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Three epigenetic information channels and their different roles in evolution.

Shea N, Pen I, Uller T - J. Evol. Biol. (2011)

Bottom Line: However, the evolutionary implications of such alternative mechanisms of inheritance remain unclear.Selection-based epigenetic information is more likely to conflict with somatic cell inheritance than is detection-based epigenetic information.Consequently, the evolutionary implications of epigenetic mechanisms are different for unicellular and multicellular organisms, which underscores the conceptual and empirical importance of distinguishing between these two different forms of transgenerational epigenetic effect.

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Affiliation: Faculty of Philosophy and Somerville College, University of Oxford, Oxford, UK.

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Somatic cell inheritance takes place between cells in the lifetime of an organism. Detection-based effects are based on epigenetic factors which are sensitive to the parent's environment and are transmitted from parent to offspring. Selection-based effects are generated by selection over and are transmitted down many generations of organisms, subsuming the timescale of both detection-based effects and somatic cell inheritance.
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fig02: Somatic cell inheritance takes place between cells in the lifetime of an organism. Detection-based effects are based on epigenetic factors which are sensitive to the parent's environment and are transmitted from parent to offspring. Selection-based effects are generated by selection over and are transmitted down many generations of organisms, subsuming the timescale of both detection-based effects and somatic cell inheritance.

Mentions: The potential conflict arises if resetting does not occur piecemeal. If all epigenetic marks of a particular sort – all methylation marks, say – are reset during somatic embryogenesis, then there is no prospect of any of those marks forming the basis of selection-based effects. Global resetting would have the effect of treating methylation marks as a dedicated channel for somatic cell inheritance, blocking its use for selection-based effects. From one point of view, this observation is rather pedestrian: of course epigenetic marks cannot be the basis of long-run selection if they are reset in each generation. It is more interesting from the evolutionary point of view because it emphasizes a trade-off between the benefits of multicellularity using a given epigenetic mechanism for cell differentiation and heredity, and the benefits of using those same mechanisms as a channel for selection-based effects. This evolutionary trade-off represents a conflict between information channels (see Fig. 2).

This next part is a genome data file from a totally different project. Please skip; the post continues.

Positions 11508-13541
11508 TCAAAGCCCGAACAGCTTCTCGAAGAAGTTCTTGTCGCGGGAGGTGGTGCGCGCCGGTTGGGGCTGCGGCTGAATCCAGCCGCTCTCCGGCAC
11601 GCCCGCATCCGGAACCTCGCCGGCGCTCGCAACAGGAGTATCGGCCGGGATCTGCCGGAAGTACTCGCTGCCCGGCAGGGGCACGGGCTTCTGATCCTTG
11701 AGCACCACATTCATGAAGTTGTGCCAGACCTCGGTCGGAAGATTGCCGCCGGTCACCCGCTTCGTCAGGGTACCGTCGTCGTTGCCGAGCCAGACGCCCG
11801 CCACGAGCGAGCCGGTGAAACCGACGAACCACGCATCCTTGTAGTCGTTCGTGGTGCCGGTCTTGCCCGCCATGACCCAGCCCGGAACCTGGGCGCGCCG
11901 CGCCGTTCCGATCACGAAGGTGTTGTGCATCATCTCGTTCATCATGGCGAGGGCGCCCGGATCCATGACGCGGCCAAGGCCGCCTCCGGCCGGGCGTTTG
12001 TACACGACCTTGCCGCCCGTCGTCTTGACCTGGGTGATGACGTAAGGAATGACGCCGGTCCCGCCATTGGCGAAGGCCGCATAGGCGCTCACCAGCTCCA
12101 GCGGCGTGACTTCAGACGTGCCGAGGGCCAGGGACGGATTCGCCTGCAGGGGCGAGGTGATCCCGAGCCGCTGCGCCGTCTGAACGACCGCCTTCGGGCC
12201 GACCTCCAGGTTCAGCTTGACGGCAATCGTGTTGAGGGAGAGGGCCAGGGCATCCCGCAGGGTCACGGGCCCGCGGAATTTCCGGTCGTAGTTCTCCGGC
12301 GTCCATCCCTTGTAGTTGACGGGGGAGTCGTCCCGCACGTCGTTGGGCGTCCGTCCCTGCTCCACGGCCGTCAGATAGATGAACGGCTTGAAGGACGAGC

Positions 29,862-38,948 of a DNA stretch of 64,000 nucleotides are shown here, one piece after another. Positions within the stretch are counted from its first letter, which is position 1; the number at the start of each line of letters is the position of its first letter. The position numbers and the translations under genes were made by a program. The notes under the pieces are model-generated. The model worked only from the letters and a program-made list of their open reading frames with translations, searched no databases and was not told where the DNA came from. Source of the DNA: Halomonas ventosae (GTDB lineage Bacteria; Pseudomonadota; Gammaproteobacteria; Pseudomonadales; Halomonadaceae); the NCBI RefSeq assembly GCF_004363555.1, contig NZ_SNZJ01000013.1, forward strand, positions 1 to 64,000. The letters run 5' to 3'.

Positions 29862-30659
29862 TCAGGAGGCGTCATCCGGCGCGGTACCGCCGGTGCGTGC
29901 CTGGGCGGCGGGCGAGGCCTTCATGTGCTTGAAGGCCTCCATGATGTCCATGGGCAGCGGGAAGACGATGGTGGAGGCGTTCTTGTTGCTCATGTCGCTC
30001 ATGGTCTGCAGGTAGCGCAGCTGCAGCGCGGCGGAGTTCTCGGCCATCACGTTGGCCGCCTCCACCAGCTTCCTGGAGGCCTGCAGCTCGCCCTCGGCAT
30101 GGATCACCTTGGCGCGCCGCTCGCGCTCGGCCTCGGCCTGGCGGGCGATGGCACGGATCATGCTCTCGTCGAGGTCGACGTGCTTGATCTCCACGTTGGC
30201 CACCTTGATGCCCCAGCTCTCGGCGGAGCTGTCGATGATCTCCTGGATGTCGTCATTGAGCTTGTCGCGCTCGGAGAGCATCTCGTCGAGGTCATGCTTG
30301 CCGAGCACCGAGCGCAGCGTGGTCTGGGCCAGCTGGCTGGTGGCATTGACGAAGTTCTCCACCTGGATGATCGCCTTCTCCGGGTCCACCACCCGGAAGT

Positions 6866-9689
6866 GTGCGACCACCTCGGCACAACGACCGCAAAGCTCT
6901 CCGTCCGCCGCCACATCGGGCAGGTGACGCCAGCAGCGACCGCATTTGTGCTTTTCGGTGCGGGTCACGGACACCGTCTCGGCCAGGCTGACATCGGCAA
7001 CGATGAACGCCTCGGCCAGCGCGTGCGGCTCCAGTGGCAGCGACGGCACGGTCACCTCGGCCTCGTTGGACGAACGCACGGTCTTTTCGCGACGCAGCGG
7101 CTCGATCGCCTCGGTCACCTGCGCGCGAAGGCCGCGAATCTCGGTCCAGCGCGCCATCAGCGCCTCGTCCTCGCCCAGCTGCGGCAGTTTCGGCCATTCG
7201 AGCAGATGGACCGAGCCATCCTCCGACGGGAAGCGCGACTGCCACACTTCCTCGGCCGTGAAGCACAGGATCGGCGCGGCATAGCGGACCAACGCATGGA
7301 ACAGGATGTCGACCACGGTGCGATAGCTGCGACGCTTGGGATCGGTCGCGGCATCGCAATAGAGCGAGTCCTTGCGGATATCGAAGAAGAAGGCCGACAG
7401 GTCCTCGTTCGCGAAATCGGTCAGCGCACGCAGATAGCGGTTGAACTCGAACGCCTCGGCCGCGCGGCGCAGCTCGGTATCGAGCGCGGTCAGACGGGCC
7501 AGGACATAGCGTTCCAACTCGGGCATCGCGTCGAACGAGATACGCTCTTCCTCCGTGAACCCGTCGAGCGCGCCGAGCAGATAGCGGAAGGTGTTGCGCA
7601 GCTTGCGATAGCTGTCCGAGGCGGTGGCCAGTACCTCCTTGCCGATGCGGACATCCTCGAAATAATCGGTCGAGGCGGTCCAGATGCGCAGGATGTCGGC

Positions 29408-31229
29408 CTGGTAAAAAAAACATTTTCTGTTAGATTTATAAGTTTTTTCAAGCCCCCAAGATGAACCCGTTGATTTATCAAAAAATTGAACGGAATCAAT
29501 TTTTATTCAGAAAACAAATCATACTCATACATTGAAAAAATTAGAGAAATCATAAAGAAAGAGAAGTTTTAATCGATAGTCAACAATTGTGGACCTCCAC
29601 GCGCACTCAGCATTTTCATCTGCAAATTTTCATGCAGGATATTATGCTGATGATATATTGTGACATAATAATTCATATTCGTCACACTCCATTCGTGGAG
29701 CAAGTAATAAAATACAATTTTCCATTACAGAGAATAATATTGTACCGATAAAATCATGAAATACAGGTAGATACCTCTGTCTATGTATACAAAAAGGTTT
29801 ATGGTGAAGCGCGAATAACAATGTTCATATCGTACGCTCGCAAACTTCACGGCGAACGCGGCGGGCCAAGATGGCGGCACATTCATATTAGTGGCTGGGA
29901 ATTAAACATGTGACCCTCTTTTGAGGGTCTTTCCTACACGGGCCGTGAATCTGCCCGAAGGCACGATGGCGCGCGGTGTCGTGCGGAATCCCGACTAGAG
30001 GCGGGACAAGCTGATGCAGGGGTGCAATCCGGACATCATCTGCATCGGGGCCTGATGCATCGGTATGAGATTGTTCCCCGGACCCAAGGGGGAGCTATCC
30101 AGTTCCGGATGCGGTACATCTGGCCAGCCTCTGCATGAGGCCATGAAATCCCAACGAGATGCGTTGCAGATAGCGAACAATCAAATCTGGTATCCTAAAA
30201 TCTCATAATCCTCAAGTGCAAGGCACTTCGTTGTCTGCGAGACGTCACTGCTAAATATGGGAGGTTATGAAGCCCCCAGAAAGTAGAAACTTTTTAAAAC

Three epigenetic information channels and their different roles in evolution.

Shea N, Pen I, Uller T - J. Evol. Biol. (2011)

Somatic cell inheritance takes place between cells in the lifetime of an organism. Detection-based effects are based on epigenetic factors which are sensitive to the parent's environment and are transmitted from parent to offspring. Selection-based effects are generated by selection over and are transmitted down many generations of organisms, subsuming the timescale of both detection-based effects and somatic cell inheritance.
© Copyright Policy - open-access
Related In: Results  -  Collection

License
Show All Figures
getmorefigures.php?uid=PMC3116147&req=5

fig02: Somatic cell inheritance takes place between cells in the lifetime of an organism. Detection-based effects are based on epigenetic factors which are sensitive to the parent's environment and are transmitted from parent to offspring. Selection-based effects are generated by selection over and are transmitted down many generations of organisms, subsuming the timescale of both detection-based effects and somatic cell inheritance.
Mentions: The potential conflict arises if resetting does not occur piecemeal. If all epigenetic marks of a particular sort – all methylation marks, say – are reset during somatic embryogenesis, then there is no prospect of any of those marks forming the basis of selection-based effects. Global resetting would have the effect of treating methylation marks as a dedicated channel for somatic cell inheritance, blocking its use for selection-based effects. From one point of view, this observation is rather pedestrian: of course epigenetic marks cannot be the basis of long-run selection if they are reset in each generation. It is more interesting from the evolutionary point of view because it emphasizes a trade-off between the benefits of multicellularity using a given epigenetic mechanism for cell differentiation and heredity, and the benefits of using those same mechanisms as a channel for selection-based effects. This evolutionary trade-off represents a conflict between information channels (see Fig. 2).

Bottom Line: However, the evolutionary implications of such alternative mechanisms of inheritance remain unclear.Selection-based epigenetic information is more likely to conflict with somatic cell inheritance than is detection-based epigenetic information.Consequently, the evolutionary implications of epigenetic mechanisms are different for unicellular and multicellular organisms, which underscores the conceptual and empirical importance of distinguishing between these two different forms of transgenerational epigenetic effect.

View Article: PubMed Central - PubMed

Affiliation: Faculty of Philosophy and Somerville College, University of Oxford, Oxford, UK.

Show MeSH
Related in: MedlinePlus